Salvo 05.17.2024 4 minutes

School Choice Revolutionary

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Flipping the script on the teachers unions.

Before critical race theorists reframed history pedagogy around the question of whether and how to teach one long story of white settler colonialist oppression, we had other more interesting debates. For example, should schools focus more on military and diplomatic history, or more on social and cultural history? Should schools teach that history is driven by inexorably structural forces, or that it has been fundamentally redirected by great men?

Until race-mongering swept that all away, the more feminine side of those gendered debates was ascendant in schools and universities. If a spirited young man wanted inspiration, he could, of course, independently read McCullough’s Mornings on Horseback to learn about a young Teddy Roosevelt. Or Manchester’s Visions of Glory for a young Churchill. And there’s always Plutarch. But even these books can be dispiriting. No child born today is likely to sack Syracuse, stand-alone against a Nazi-conquered Europe, or even ride a horse up a hill in Cuba.

Hopefully, however, Corey DeAngelis will find an unexpected audience for his new book, The Parent Revolution: young men (and women) who aspire to someday do what he has done—fundamentally change the course of public policy through accurate political intuition and sheer memetic power.

The private school choice movement had been rather pitifully plodding on for about a quarter century before DeAngelis entered from stage right. Its donors and advocates insisted on pursuing a bipartisan strategy. Counting on Republicans to be congenitally congenial to vouchers, the movement insisted on courting at least a few dissident Democrats by promising targeted programs that would predominantly benefit poor minority students. This approach yielded dozens of failures and a handful of tiny programs, which broadly satisfied donors’ desire to be seen as fighting for social justice.

DeAngelis, however, did not enter the public arena to be applauded as a beautiful loser. He wanted to win. He correctly assessed that this was an issue that Republicans supported ideologically but which offered nothing to its constituents, and an issue Democrats opposed ideologically that offered something to a politically weak constituency (urban parents) but was opposed by a powerful constituency (teachers unions). So why not simply cut Democrats out of the picture entirely and offer a universal program that benefitted a Republican constituency (suburban soccer moms)? And why not, if appealing to Democrats didn’t matter, offer it on terms even more ideologically compulsive to Republicans?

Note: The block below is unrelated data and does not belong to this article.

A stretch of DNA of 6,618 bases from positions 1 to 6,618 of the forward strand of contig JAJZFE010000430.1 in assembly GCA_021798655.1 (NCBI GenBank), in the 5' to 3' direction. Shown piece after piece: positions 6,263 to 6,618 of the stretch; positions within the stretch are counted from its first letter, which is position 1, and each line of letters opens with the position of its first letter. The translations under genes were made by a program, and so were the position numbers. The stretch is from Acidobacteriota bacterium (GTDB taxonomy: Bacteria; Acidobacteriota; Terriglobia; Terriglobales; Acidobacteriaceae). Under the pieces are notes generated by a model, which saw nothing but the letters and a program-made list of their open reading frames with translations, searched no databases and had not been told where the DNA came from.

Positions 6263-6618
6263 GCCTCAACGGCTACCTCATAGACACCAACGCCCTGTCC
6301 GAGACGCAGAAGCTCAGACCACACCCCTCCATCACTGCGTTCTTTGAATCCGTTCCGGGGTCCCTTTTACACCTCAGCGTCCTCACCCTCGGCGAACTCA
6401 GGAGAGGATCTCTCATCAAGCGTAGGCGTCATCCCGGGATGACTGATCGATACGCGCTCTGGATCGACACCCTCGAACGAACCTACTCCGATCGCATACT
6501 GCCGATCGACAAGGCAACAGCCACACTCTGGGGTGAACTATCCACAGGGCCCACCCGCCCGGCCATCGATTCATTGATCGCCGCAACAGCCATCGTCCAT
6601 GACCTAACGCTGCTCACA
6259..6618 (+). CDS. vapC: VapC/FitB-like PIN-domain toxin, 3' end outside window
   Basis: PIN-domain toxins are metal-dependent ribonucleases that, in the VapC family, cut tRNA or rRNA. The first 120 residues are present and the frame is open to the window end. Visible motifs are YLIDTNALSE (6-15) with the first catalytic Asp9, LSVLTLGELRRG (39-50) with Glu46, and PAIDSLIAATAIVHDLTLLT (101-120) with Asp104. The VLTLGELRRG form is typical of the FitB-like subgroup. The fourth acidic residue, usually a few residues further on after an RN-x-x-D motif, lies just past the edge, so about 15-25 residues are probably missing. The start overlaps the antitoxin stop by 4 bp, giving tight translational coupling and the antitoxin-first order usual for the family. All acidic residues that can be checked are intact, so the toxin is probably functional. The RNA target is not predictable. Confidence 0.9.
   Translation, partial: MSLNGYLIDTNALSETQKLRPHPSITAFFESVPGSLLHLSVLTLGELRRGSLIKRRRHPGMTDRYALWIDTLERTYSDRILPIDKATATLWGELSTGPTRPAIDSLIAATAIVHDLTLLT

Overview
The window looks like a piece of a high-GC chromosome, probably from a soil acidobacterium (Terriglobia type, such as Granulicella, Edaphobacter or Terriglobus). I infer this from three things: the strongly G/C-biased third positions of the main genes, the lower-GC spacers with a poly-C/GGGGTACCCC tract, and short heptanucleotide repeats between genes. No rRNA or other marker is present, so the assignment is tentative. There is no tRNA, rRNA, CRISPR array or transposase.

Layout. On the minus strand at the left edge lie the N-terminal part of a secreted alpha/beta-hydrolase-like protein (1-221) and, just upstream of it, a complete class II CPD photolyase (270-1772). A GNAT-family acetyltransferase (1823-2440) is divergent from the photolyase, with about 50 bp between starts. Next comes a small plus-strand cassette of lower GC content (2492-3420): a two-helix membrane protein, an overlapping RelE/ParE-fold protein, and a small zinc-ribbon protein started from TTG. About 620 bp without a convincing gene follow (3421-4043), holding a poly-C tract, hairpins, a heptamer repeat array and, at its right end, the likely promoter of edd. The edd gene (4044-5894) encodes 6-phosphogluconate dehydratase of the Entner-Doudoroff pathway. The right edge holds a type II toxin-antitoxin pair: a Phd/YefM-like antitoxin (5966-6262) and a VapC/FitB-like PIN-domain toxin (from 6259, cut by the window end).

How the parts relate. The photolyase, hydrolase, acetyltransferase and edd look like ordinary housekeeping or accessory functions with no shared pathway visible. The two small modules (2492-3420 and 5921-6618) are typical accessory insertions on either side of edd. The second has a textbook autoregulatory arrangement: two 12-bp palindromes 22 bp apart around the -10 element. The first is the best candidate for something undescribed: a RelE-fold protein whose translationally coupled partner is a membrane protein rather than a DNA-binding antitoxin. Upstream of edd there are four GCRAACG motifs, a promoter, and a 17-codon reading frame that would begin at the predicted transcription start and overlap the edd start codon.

Covid helped. It ripped the mask off public education, confronting parents not only with a system that didn’t prioritize their children, but one that had been engaged in a hither-to stealth indoctrination campaign. DeAngelis publicly pioneered the argument: if you don’t want your children to be taught anti-white race hatred or to be trans’d in school, you need school choice. From there, it was a short step to “If your Republican state senator opposes school choice, he supports teaching your children critical race theory and gender ideology.”

DeAngelis did more, though, than simply reframe the debate. He realized—as was obvious—that all politicians have a Pavlovian response to status hierarchies. He also realized that he could create a national status hierarchy. Through incessant tweeting DeAngelis became an unavoidable fixture in the feed of virtually everyone involved in public policy. He not only memed the phrase “fund students, not systems” into the mouths of innumerable politicians across the country, he signaled that every significant step toward universal school choice would win a politician national notice. He put every state-level politician who opposed school choice while sending their own children to a private school on notice that they risked a negative viral spiral that would upend their political aspirations. He even seemed to acquire a proprietary interest in the Wall Street Journal op-ed page.

Within two years, ten states passed universal education savings accounts. Covid was surely a necessary cause, but DeAngelis was sine qua non. In the decades to come, millions—maybe tens of millions—of children will have a better education because of him.

The vast majority will never know that. And that’s fine. But a happy few will. They’ll be told about him, read his book, and begin crafting their own attainable aspirations to be great men of domestic policy as well.

The American Mind presents a range of perspectives. Views are writers’ own and do not necessarily represent those of The Claremont Institute.

The American Mind is a publication of the Claremont Institute, a non-profit 501(c)(3) organization, dedicated to restoring the principles of the American Founding to their rightful, preeminent authority in our national life. Interested in supporting our work? Gifts to the Claremont Institute are tax-deductible.

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